Ellery went down the slide, normally one of her favorite things, but must have bit her tongue when she landed.  She came up screaming, inconsolable, and when I saw the blood in her mouth, I knew she had reason to cry.  She's generally a pretty tough kid, and doesn't cry when she falls, and we try not to make it too dramatic when she takes a spill, especially since she's inherited my klutziness.  But this time I knew she was in pain, and she needed some comfort and extra love.  As I held her close, I realized how cold her tiny hands were, and felt an extra rush of guilt that I hadn't dressed her in more layers.  The bright sunshine today was deceptive - as is our second-floor apartment that always stays really warm.  I hadn't realized just how cold it was outside and now knew it was time to leave the park, since my toddler really wasn't dressed warmly enough.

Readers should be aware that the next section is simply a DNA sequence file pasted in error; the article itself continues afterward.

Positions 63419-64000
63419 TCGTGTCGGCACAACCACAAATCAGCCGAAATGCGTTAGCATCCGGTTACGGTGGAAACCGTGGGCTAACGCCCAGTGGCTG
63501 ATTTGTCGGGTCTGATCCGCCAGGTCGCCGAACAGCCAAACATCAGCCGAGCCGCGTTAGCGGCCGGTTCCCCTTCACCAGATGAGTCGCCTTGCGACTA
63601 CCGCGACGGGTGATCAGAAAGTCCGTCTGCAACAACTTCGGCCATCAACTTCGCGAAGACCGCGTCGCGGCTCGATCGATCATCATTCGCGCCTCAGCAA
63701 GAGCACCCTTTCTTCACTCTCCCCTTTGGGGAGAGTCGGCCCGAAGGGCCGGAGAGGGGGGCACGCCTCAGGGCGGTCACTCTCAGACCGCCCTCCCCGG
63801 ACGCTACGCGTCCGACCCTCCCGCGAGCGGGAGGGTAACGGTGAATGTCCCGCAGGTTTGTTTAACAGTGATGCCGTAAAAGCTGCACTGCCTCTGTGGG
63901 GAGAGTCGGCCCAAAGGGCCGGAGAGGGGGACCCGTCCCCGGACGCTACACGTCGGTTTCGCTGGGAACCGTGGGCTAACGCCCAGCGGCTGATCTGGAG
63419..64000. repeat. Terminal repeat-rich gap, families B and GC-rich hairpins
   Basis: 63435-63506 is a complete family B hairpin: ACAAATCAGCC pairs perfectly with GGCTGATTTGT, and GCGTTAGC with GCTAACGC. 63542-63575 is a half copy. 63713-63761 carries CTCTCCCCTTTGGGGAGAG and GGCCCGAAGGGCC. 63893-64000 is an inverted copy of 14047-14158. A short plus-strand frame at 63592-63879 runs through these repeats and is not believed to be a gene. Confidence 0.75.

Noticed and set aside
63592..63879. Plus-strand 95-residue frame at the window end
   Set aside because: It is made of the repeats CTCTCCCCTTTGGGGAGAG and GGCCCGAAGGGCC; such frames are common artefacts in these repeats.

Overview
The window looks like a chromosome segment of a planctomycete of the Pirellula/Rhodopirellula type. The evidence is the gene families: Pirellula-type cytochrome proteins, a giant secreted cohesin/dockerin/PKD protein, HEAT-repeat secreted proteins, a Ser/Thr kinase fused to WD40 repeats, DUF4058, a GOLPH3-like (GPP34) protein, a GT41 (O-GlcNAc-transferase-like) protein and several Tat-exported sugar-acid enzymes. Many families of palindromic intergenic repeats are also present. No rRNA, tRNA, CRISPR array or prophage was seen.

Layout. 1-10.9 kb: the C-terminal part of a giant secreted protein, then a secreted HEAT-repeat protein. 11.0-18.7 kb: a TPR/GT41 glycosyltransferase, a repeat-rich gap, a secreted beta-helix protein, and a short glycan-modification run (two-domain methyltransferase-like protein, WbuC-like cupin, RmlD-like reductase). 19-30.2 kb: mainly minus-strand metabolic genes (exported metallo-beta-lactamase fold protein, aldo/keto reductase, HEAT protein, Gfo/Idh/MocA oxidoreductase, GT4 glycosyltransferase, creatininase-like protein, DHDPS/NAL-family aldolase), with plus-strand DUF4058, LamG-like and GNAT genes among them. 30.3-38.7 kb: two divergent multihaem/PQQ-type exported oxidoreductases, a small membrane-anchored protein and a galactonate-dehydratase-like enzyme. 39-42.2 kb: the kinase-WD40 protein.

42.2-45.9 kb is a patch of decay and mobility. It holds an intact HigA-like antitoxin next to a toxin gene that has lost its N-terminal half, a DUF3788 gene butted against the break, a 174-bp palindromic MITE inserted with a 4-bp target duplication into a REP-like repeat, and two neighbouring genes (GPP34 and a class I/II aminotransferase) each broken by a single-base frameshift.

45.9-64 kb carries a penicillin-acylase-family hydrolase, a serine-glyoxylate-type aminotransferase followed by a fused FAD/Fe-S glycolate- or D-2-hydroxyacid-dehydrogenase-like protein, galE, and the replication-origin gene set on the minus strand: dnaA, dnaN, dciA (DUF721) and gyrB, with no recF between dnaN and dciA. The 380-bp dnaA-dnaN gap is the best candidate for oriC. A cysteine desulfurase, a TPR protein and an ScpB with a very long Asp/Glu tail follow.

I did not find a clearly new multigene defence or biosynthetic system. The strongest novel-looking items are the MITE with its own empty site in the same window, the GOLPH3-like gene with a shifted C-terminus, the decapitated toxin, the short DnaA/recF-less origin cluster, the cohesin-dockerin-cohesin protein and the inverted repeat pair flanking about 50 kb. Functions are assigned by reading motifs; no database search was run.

But you can't explain that to a toddler, who just wants to keep swinging and chasing the friendly bigger kids she's met at the park.  Her bleeding mouth, along with her desire to stay and play longer outside, made it very difficult to get her into the car.  She protested loudly, giant tears spilling down her cheeks, and I felt even worse.  She hasn't had much time outside recently, thanks to her pregnant, sick mom and the rainy weather, so I wished we could have stayed longer, but I also knew it wasn't good for her to be in the cold without warmer clothes.